Although effective treatments exist for most forms of mental illness, too many Americans don’t receive the mental health care they need. This is in large part because our specialty mental health care system does not have the capacity to serve this population. Increasing access to quality care will require a comprehensive strategy that fosters integration of behavioral health into our primary care system and coordination of care throughout our public systems.
People living with untreated or inadequately treated mental illnesses and addictions often live shorter and sicker lives because of untreated and preventable chronic illnesses. Integrated care programs can improve care for the millions of patients who have medical and mental disorders by providing both medical and mental health care in the same clinical setting.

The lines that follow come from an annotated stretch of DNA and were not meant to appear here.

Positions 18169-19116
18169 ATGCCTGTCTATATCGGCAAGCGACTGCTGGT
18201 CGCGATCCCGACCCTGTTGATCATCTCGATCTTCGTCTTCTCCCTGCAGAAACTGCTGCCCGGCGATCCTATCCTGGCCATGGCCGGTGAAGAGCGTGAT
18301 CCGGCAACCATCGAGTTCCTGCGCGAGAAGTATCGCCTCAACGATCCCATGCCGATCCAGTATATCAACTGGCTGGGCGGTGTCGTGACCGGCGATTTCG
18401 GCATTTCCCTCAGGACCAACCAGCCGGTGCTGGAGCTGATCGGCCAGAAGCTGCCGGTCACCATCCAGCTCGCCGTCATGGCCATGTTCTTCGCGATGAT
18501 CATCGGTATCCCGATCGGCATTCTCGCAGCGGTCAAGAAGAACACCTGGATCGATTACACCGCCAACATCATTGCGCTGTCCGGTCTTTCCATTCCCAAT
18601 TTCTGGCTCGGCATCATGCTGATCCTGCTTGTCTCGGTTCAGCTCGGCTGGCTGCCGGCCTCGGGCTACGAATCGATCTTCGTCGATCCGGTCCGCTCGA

The Kennedy Forum is working to advance evidence-based integration models, like Collaborative Care, that have been proven to achieve the Triple Aim of health care reform: better patient outcomes, increased patient and provider satisfaction, and a lowering of health care costs.
Why It Matters
- Mental illness costs the US nearly $200 billion each year, yet only 1 in 3 patients who are diagnosed with a serious mental illness receive minimally adequate treatment.